UNESCO on Monday added Russia's Lena Pillars, a natural rock formation in the remote northern Sakha Republic, to its World Heritage List as it ended discussions on new sites for the list.
The unique rock towers were formed over thousands of years by freezing winters and baking summers and attract a stream of adventurous travellers to the sparsely-populated region known for its diamond mines.
Russia nominated the rock formation in 2007. The addition of the Lena Pillars Nature Park brings Russia's total of cultural and natural sights recognised on the World Heritage List to twenty-five.
Environmental campaign group Greenpeace criticised UNESCO for deciding not to approve proposals for five Russian sites that are on the World Heritage List to be officially recognised as in danger.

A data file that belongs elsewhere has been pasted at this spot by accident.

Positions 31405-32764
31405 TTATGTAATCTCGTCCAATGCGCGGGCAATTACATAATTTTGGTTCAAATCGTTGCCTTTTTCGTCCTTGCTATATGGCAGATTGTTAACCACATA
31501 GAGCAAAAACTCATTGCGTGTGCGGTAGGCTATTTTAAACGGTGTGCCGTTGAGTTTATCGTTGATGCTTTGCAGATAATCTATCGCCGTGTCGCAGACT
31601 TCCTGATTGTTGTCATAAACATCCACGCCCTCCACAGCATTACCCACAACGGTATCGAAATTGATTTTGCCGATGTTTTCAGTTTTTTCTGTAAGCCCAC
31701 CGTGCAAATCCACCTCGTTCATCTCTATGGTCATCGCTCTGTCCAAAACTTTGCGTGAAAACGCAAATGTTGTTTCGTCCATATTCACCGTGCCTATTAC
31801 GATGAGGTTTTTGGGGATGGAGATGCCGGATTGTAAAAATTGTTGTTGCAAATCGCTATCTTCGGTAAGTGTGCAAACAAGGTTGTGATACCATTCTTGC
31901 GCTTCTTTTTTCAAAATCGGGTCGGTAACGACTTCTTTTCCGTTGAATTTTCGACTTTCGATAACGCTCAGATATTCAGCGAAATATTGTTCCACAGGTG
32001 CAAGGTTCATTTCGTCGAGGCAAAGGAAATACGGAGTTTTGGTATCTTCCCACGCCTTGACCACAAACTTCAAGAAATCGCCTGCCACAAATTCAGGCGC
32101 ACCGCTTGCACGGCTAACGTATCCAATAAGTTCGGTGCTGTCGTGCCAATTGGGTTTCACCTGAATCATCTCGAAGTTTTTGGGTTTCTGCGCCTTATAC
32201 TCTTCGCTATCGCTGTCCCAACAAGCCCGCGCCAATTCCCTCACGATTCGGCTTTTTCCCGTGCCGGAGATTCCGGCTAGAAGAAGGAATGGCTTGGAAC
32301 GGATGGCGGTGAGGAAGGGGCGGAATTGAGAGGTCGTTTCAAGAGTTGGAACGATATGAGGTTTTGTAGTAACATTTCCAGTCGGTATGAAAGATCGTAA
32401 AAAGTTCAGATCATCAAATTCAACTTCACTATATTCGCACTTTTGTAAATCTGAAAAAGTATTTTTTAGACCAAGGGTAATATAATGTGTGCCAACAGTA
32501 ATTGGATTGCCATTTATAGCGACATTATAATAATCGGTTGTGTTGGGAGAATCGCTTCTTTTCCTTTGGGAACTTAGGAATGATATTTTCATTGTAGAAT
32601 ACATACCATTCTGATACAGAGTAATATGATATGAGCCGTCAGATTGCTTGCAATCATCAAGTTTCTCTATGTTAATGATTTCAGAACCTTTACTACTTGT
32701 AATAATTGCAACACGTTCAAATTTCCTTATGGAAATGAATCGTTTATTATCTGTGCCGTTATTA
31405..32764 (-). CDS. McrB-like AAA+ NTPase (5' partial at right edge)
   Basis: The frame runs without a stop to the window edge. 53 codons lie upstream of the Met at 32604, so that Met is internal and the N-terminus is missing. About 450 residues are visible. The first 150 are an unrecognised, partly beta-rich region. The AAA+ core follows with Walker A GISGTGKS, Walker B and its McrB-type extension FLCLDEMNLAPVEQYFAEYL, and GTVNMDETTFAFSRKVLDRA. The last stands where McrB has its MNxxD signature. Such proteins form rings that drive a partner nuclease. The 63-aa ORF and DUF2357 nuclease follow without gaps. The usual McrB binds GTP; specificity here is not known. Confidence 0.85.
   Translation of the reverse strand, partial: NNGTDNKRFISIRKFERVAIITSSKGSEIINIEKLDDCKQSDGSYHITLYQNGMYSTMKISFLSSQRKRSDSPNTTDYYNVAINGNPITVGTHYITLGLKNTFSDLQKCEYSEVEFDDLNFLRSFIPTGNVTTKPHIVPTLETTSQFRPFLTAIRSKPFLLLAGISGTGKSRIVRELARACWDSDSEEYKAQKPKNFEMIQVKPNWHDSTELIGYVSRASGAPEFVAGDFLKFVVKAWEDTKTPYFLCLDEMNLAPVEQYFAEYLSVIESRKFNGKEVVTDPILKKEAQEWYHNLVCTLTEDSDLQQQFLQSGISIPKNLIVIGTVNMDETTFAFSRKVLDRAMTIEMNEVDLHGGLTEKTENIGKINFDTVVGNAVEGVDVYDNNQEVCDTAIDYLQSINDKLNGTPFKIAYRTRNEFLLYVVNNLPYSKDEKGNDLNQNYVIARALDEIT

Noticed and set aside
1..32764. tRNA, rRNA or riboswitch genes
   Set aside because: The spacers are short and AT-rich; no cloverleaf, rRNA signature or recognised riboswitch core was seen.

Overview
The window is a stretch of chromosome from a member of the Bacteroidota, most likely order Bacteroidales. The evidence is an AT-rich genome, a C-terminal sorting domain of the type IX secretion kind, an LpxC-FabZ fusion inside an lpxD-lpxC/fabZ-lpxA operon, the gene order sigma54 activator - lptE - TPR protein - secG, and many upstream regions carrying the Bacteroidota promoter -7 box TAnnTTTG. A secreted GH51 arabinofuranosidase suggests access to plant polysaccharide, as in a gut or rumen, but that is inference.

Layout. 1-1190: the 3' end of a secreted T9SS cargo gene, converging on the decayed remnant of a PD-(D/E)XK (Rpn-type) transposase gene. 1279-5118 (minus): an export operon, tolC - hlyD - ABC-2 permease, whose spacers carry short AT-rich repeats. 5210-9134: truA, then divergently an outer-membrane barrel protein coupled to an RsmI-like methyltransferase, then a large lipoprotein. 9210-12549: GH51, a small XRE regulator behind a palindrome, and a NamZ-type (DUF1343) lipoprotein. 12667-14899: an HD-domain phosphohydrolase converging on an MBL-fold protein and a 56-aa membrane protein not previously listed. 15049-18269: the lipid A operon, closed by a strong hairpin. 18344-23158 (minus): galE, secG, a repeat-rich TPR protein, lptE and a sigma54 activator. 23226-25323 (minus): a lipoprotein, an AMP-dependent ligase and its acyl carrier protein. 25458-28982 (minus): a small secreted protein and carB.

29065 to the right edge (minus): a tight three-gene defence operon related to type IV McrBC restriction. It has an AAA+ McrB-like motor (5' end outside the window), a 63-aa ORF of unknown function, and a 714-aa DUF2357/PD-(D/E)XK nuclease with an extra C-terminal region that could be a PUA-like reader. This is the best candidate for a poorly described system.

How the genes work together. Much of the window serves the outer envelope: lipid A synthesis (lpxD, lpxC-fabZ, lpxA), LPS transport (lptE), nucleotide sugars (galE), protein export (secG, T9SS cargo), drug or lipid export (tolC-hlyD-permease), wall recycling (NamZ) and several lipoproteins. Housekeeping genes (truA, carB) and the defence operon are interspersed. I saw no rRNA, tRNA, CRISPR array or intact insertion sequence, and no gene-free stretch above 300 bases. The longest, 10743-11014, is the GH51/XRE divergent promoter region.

It listed fresh-water Lake Baikal, the world's deepest, polluted by a cellulose plant; Virgin Komi Forests being prospected for gold; and the Western Caucasus nature reserve close to a ski resort being developed.
Nevertheless UNESCO warned that Lake Baikal and Western Caucasus would be listed as under threat in 2013 if Russia failed to take steps to remove the threats, Greenpeace said in a statement.
Holding its annual meeting in Saint Petersburg, the United Nations' cultural body has added 26 natural and cultural sites to its list of the world's most precious natural and manmade sites.
Most controversially, it backed a proposal by Palestine to include the Church of the Nativity and the Pilgrimage Route of Bethlehem, believed to be the birthplace of Jesus Christ, to its World Heritage List.
UNESCO also added the site on the Israeli occupied West Bank to its list of World Heritage in Danger due to water damage.
The move went ahead despite being hotly opposed by Israel. The United States cut funding to UNESCO when it recognised Palestine as a full member state last year.
New additions to the list of sites in danger also included Britain's port city of Liverpool due to proposed massive redevelopment of its historic docklands area.